interventions which will undoubtedly be of use to people in the future we for instance would include better fire detection measures as an obvious one particular after a tragedy like this better means of preventing the spread of fire through the building detecting it and extinguishing it as well so there's always going to be a certain degree of innovation in any restoration project kerry many people are asking the question about how did it happen we know that all structures are flood level by definition because they are so fragile with the timber still there years as a wrapping but however is this something which is likely to open a debate about the need to upgrade safety measures along all the historical sites in friends all over the world yeah i think it may well and we have to remember that we were very fortunate in paris because notre dame is. isolated somewhat it's since on the point of the either less a day or so there is buildings to one side the river on the other side and then of
those square we have the city of paris itself has some ninety three churches that it's responsible for that are integrated right into the fabric of the city and we have many other cities throughout france where that's the case so and oftentimes funding is a critical issue so security was hand in hand with that and i think being right in the center of the city makes that even doubling more important europe in particular is very successful when it comes to reconstruction and restore ation plans we've seen of that with trust and with warsaw with italy with different parts of europe and this explains why people are optimistic that not all of them will be were built its glory days i think that we can do we can begin to be. we have. a lot of experience in that direction not on that side and we're there you know for
example usually we ever experience and really close up the weeks that we get. to do that. we are experiencing the. experience. of rigorous traction and different approaches being that being tested and in. the last think aeration. up the european community about the importance of election data and also it as there is asian not. just they're important but doing it one of the main aim of deliberation and one of the first part of that race should include imber and some of the. creation. of the and the. zation. believes and should not. all needed it
in the moment the four of us are out and must see to it mentally is more important then. what to do after the stroke it floats noticeable wanted to remove this kind of the. frances if you were to take part in the restoration work in not hard on what would be your first advice of the french government knowing that this is ultimately has become a universal symbol. it is a universal summer and that's why it's a world heritage site because in that respect it has something which belongs to humanity as a whole. we've talked already about the need for a full evaluation of what remains from the fire before making any decisions as to the precise process of reconstruction. as count said the not for the army is a symbol of paris and paris of course is the center of france so it will certainly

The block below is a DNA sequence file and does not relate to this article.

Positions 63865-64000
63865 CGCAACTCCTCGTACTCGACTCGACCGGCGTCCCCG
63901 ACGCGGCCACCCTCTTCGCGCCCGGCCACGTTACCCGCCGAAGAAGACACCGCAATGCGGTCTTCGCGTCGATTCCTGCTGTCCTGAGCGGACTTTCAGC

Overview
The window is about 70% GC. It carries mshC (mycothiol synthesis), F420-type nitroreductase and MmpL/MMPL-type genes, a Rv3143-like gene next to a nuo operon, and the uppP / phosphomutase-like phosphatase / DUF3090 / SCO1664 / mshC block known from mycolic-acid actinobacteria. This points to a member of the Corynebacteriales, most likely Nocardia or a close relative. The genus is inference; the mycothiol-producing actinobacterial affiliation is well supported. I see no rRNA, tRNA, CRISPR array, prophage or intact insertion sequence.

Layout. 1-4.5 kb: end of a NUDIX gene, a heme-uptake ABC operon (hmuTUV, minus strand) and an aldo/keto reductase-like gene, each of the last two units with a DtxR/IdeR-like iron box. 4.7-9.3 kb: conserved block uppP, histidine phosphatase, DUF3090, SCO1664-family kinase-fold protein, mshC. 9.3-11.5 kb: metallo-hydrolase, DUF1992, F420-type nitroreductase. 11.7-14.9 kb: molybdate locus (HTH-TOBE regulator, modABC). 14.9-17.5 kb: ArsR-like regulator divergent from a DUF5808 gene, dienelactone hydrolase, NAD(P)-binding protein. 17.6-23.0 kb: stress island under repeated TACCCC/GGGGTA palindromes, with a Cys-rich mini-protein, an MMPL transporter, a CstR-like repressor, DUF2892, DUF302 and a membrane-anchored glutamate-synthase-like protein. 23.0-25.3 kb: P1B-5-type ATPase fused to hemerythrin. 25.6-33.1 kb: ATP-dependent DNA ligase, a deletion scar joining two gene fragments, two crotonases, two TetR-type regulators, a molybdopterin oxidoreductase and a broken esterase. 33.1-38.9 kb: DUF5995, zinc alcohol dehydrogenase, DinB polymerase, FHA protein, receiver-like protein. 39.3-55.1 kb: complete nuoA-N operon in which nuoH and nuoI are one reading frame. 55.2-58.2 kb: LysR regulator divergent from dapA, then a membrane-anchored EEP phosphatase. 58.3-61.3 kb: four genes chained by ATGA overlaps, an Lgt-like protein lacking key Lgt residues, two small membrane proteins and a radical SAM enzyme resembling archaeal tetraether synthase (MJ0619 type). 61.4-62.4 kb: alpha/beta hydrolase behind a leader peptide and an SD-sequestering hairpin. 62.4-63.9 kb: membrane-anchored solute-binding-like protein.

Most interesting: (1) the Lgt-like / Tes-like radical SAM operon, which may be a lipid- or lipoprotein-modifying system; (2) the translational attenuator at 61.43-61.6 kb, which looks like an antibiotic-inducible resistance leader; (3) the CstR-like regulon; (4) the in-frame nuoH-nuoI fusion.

be rebuilt and in large measure because so much of the external fabrics as we will expect it to look the same as it does before the fire and that equally applies to the interiors there is going to be something spectacular i think which will replace the former spire in the middle of the future and the may be other opportunities internally once the table has been cleared away for other items to be introduced which will bring a new sense of wonder and joy to the place but i think one other thing really to note about the process of post fire reconstruction is that it does bring with it a sense of renewal there's a palpable sense of excitement we have been able to save more of not for down than seems likely on monday evening but we've also got the chance to renew it at the same time as a functioning and working building there's a project that was beginning at the time the fabric for a lot of the fabric repairs which were long overdue and to be able to undertake it
once in this way is perhaps more of an opportunity. than a tragedy before it's always worth noting that if you can good. going to say that if you can have unimpeded access to a structure you're able to focus far more completely on the task of reconstruction and you can with the building which remains occupied because of course during the probert the project which they were in visiting for the roof repairs of the external fabric is all they need to keep not for dam open the whole time before but now i think is a better opportunity to a more complete project before we're up about zero zero zero or conversely. i would like to hear from the three of you have appreciate really mewe being briefed on this particular question we're seeing these are support of emotions about the collapse of the spire of the fire of the not a whole but the same time you look at the world that are places perhaps more ancient than not completely destroyed. by war in places like syria